For many, the difference between life and death can be found in one’s ability to cover the enormous costs of treatment. There are stories, too many to count, of countless patients battling rare disease that have had this cross to bear. Quite frankly, one story is one story too many. We’ve touched on it here numerous times in the many stories we have shared of courageous people who remind us daily what sheer strength, courage, faith, and bravery looks like.

Uncle Bill is no exception.

“4 years ago, my Uncle Bill was diagnosed with CML, a form of Leukemia and given a life expectancy of 5 years. His treatment, thankfully, is a pill he takes daily. It affords him to live a normal life. It makes it possible for him to travel to watch my children graduate from high school. This life-saving drug does come with a cost, $12,000 per month!” writes Bill’s niece on a recent Facebook post.

She continued, “Even with Medicare, this life-saving drug is too expensive. This is where PSI came in to save Uncle Bill’s life and is giving him the time to beat CML. PSI pays for this medication. My one wish is that PSI can continue saving Uncle Bill’s life so, in a few years, he can still be here to watch my son graduate from college!”

At Patient Services Inc., we are extremely thankful that we can play a part in Uncle Bill’s life and help in any way we can. But, our work is not done yet. Far from it.

Every 3 Minutes

According to the Leukemia and Lymphoma Society, approximately every 3 minutes one person in the United States (US) is diagnosed with a blood cancer. An estimated combined total of 174,250 people in the US are expected to be diagnosed with leukemia, lymphoma or myeloma in 2018.

What Is CML?

The American Cancer Society defines Chronic myeloid leukemia (CML),which is also known as chronic myelogenous leukemia, as a type of cancer that starts in certain blood-forming cells of the bone marrow.

The continue, “In CML, a genetic change takes place in an early (immature) version of myeloid cells — the cells that make red blood cells, platelets, and most types of white blood cells (except lymphocytes). This change forms an abnormal gene called BCR-ABL, which turns the cell into a CML cell. The leukemia cells grow and divide, building up in the bone marrow and spilling over into the blood. In time, the cells can also settle in other parts of the body, including the spleen. CML is a fairly slow growing leukemia, but it can change into a fast-growing acute leukemia that’s hard to treat.”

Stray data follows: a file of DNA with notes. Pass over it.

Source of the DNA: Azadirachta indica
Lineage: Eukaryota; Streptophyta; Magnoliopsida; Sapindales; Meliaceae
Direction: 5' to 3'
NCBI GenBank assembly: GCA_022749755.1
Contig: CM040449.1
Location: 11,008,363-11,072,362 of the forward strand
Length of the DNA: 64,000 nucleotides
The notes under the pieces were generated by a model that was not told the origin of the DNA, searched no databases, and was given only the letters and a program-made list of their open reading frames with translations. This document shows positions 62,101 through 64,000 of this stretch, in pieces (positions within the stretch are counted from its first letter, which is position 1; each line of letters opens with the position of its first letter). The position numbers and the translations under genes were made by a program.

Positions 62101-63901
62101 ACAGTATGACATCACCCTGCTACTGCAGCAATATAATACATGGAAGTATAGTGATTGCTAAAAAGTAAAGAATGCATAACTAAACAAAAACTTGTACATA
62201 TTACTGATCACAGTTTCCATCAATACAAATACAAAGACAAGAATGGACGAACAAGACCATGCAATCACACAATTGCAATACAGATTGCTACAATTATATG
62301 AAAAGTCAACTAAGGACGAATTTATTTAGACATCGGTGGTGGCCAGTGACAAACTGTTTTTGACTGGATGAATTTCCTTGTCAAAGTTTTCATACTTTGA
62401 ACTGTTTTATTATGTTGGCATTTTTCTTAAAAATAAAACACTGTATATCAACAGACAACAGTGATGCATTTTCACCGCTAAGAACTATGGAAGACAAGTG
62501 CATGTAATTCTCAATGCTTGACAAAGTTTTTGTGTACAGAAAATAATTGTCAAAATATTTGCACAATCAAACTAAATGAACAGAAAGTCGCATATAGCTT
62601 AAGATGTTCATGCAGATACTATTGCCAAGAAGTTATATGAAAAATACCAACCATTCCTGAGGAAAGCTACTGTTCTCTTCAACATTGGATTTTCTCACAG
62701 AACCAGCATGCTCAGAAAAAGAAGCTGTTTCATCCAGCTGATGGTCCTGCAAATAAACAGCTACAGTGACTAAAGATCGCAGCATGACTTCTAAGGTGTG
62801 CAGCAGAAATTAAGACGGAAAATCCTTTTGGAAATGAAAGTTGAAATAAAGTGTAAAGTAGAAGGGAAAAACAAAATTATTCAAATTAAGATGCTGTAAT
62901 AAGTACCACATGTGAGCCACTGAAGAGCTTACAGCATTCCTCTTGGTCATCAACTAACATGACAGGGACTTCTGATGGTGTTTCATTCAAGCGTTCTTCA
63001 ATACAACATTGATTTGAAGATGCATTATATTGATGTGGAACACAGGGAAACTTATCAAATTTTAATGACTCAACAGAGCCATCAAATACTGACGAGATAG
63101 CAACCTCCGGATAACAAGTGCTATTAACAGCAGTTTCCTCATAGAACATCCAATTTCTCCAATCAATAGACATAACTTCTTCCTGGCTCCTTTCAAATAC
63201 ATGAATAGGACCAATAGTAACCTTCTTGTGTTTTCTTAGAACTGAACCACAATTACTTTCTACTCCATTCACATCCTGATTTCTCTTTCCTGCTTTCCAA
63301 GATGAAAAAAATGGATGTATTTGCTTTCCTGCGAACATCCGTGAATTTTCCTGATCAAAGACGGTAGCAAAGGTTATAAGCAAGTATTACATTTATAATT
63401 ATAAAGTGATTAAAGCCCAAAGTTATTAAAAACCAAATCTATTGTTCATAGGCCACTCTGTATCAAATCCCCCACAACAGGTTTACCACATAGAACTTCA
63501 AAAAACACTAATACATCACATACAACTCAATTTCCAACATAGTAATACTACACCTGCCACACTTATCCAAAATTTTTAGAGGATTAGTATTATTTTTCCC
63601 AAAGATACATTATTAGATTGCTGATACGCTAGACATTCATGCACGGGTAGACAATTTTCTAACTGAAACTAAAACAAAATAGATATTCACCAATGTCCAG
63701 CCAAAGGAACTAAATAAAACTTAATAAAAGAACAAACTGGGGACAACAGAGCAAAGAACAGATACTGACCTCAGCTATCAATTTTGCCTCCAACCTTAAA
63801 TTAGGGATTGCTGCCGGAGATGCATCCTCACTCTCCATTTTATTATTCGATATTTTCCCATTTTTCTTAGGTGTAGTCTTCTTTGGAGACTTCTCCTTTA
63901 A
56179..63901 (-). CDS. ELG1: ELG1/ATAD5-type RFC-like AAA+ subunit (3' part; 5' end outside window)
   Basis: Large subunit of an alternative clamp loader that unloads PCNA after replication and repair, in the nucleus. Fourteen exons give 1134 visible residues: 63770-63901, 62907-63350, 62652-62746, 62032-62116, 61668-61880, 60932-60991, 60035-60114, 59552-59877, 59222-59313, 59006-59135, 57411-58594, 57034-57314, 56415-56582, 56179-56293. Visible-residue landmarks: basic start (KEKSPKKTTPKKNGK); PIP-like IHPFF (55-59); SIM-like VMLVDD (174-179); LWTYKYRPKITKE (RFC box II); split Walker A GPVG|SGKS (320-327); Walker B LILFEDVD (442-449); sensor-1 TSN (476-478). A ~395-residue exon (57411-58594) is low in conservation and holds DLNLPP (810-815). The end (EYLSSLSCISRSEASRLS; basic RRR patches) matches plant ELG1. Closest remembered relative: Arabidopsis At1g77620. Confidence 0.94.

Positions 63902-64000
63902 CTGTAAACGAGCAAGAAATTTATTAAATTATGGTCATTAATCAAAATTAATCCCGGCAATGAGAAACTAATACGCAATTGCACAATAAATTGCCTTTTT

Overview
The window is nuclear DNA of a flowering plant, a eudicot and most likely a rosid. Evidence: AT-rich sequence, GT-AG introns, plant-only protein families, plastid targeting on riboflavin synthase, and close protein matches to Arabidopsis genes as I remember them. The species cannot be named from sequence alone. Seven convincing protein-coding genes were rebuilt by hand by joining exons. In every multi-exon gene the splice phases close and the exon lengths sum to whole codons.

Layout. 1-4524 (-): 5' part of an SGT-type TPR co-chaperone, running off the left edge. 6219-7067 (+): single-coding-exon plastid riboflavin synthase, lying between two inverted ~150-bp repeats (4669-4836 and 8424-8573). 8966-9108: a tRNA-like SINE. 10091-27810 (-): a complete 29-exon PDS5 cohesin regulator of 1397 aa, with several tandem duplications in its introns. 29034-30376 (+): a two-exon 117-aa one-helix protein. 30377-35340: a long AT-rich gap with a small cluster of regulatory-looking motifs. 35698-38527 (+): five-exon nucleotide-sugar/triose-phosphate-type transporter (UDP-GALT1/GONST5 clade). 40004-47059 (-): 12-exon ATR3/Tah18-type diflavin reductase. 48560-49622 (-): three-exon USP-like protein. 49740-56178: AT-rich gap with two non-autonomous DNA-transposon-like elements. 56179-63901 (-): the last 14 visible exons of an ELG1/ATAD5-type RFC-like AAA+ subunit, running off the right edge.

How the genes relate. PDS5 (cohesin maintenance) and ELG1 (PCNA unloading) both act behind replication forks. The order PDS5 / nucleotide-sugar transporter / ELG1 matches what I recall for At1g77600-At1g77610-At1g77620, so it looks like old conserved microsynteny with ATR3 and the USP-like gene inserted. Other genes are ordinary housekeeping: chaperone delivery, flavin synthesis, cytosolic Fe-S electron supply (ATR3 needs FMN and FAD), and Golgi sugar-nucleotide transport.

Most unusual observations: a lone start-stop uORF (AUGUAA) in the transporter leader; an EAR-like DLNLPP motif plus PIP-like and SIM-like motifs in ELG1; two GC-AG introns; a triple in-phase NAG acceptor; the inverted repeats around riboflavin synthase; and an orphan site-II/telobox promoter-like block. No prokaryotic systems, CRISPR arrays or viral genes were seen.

What Are The Symptoms Of CML?

For many of the symptoms of CML, they can be caused due to the leukemia cells replacing the bone marrow’s normal blood-making cells. This results with people who have CML not producing enough red blood cells, normal operating white blood cells, and platelets.

Although these same symptoms can be tied to other cancers as well as other conditions not related to cancer, it is important to consult your physician if in question symptoms you might be experiencing.

Some of the symptoms can include:

Weakness

Fatigue

Night sweats

Weight loss

Fever

Bone pain (caused by leukemia cells spreading from the marrow cavity to the surface of the bone or into the joint)

An enlarged spleen (felt as a mass under the left side of the ribcage)

Pain or a sense of “fullness” in the belly

Feeling full after eating even a small amount of food

-American Cancer Society

Are PSI And Other Health Care Charities In Danger?

Patient assistance charities don’t just save lives – they save limited government funds.

Charities like PSI have become an essential cornerstone of America’s health care system, providing an estimated $1 billion in financial assistance to Americans in-need. Absent these charitable donations, hundreds of thousands of Americans would be forced to turn to resource-strapped government programs – if they even qualify – for the care they need.

Yet, health care charities are under threat. Find out why, here.

For Uncle Bill And Countless Others

At PSI, our work is far from being done. We want to see to it that Uncle Bill makes it to that graduation. We want to see to it that everyone we can help can have the chance to wake up every day with hope. Hope to make it through another day. Hope for a bright future. And a hope that someday, all rare diseases can find a cure.